In the afternoon after visiting Salar de Uyuni we had a couple of hours in the town of Uyuni where I could get back to the business of my flights. [Click here if you missed Salar de Uyuni].
Of course, the flights I tried booking a couple days before were no longer available so I made some adjustments. My original plan was to first fly to Abadiânia, Brazil and then to Easter Island, I was able to swap these around and still fly out the following day upon arriving back to San Pedro de Atacama.
So, off I am now to Rapa Nui. Rapa what?
Yes, Rapa Nui [Big Rapa], it’s the Polynesian name for Easter Island, but have you ever wondered why Easter Island is called Easter Island? It’s actually the name given to the Island by a Dutch explorer in the 1700’s when he, so called, ‘discovered’ the Island on Easter day.
I’ve had a lot of people ask me where the heck Easter Island is, but mostly likely you already know this island by its iconic moai [monolithic] stone statues.
Easter Island is located in the Pacific Ocean approximately 2500 miles east Tahiti and approximately 2300 miles west of Chile’s Pacific coast.
It is a province of Chile and is also known as Isla de Pascua in Spanish. It’s a 5+ hour flight from Santiago, Chile.
Here’s a visual to give a sense of this tiny spec in the Pacific:
The island is about approximately 7 miles wide and 14 miles long. It’s population is approximately 6,500 and its main economic resource is tourism, which brings in over 15,000 people annually. Most of the island is designated as a national park.
I found it interesting that to this day, nobody can be certain for the reasons the moai statues were built. What I did learn is that there has been much turmoil in the island’s history and like so many other places, ego, perhaps got in the way throughout the years as the statues would get larger and larger over time.
Overall, it has an interesting history and if you are interested to learn more, click here for a good succinct overview.
Have you heard the story that natives burned all their trees down, well click here, for a couple of perspectives.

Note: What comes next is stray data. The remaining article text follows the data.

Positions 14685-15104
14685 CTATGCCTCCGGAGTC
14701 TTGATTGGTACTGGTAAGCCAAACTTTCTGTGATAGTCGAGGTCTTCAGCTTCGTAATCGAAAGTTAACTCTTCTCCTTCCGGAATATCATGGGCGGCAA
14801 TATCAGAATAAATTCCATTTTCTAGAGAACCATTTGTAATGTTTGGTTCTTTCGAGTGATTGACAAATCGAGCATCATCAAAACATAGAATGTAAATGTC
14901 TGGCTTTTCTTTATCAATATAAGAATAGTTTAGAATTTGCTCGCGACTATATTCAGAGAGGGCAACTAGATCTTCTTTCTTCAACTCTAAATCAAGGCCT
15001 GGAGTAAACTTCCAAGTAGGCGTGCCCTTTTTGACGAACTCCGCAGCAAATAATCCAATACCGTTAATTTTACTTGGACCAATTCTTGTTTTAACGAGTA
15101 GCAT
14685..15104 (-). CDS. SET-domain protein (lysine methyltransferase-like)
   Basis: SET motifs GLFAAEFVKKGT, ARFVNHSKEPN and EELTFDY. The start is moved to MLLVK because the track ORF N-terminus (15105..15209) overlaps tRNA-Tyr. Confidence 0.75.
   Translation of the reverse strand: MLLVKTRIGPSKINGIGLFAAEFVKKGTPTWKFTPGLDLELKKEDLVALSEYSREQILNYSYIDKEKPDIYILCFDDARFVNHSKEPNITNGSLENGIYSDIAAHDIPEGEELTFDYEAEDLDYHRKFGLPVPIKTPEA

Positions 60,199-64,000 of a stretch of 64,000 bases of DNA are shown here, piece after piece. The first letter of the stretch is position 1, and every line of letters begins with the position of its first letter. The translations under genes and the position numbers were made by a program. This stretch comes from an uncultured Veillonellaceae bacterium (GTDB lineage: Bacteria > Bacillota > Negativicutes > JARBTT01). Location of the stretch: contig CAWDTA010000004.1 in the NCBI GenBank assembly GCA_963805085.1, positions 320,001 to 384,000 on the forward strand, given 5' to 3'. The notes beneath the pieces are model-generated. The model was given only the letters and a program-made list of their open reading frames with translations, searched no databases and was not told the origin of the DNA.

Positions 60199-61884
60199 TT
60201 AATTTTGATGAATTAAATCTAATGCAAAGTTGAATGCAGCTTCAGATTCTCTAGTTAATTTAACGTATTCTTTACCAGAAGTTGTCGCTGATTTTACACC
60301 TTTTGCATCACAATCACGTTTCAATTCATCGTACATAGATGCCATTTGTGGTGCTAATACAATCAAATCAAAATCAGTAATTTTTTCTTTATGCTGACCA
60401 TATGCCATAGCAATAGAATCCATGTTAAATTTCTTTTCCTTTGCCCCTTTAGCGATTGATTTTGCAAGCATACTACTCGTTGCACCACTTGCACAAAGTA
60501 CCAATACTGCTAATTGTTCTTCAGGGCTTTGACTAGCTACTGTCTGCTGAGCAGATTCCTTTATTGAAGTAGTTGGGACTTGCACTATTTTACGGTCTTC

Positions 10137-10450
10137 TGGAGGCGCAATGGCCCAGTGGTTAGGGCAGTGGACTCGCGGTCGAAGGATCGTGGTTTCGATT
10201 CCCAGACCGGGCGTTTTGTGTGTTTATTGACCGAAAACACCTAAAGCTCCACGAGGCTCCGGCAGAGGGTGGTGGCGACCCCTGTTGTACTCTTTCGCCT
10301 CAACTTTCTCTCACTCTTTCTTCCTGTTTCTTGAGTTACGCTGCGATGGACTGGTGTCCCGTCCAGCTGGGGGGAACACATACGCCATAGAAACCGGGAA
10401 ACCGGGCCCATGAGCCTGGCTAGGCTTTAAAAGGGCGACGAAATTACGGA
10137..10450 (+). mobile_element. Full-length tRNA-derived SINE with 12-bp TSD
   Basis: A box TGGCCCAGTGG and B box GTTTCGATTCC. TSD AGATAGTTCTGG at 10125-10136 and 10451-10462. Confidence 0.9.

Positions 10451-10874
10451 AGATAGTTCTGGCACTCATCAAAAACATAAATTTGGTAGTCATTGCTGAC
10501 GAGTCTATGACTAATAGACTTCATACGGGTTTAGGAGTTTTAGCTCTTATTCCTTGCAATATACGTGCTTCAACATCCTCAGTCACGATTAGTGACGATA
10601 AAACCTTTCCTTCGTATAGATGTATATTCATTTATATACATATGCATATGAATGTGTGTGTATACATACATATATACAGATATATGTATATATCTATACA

People I met in my travels who’ve already been to Easter Island suggested you needed no more than three days there. With this in mind, I thought let me book an extra day or two so I’m not rushed, especially after the back to back trips of the Amazon, San Pedro de Atacama and Salar de Uyuni. Of course, I was also thinking that I can now catch up with civilization again, my Airbnb did say there was WiFi, after all.
Easter Island happens to be described as world’s most isolated inhabited island. So once again, I find myself in a lovely place with incredibly unreliable and slow internet; so much for the thought of catching up! Oh well, here we go.
My Airbnb host picked me up from the airport and provided a little tour around the main town Hanga Roa before checking in. Given the time of day, it was perfect to walk around and suss out the area.
While doing so, I decided to book a tour to see the main sites around the island for the following day, with this charismatic man, pictured to the left.
Our first visit was to Akahanga, which is ceremonial platform not yet restored, as you can see below it looks like a lot of rubble. It’s known as the ‘kings platform’ as it is thought the first king of the island was buried there.
Rano Raraku. It’s known as the volcano quarry and the place where the moai’s were carved before being moved to their resting places around the island.
There are still approximately over 300 moai which appear to be left unfinished. The views from the quarry are amazing. [estimates are 800-900 moai across the island].
In some of the moai located here, the heads that are visible only represent about 1/3rd of the entire statue with the remaining portion being buried.
There are numerous theories on how the moais were moved to their locations, click here to learn about one.
Views from Rano Raraku:
Next stop is Tongariki, in my opinion the most infamous of moais. Most moais face inward [to watch over their villages], however, notice these face outward.
Tongariki appears to be the largest ceremonial structure on the island.
The Japanese funded a restoration of Tongariki in the 1990’s after it had been destroyed and toppled by a tsunami in the 1960’s.
Before I left the island I made sure to come back to catch the sunrise, which is spectacular. However, the first morning I came it was raining and on the second, it was a bit overcast, so here is the best I could do.
Pito Kura ‘naval of light’ was our next stop where there is only one moai.
It’s known as the biggest ever erected [10 meters approx. 33 feet] weighing approximately 80 tons. The headdress alone weighs 12 tons.
Tradition says it was erected by a widow in memory of her late husband, and was one of the last moai to be knocked down after 1838.
This is also the site which contains a polished oval rock, which legend says it was brought to the island by the first king and it contains ‘spiritual powers’. It makes compasses act erratically given its high iron content.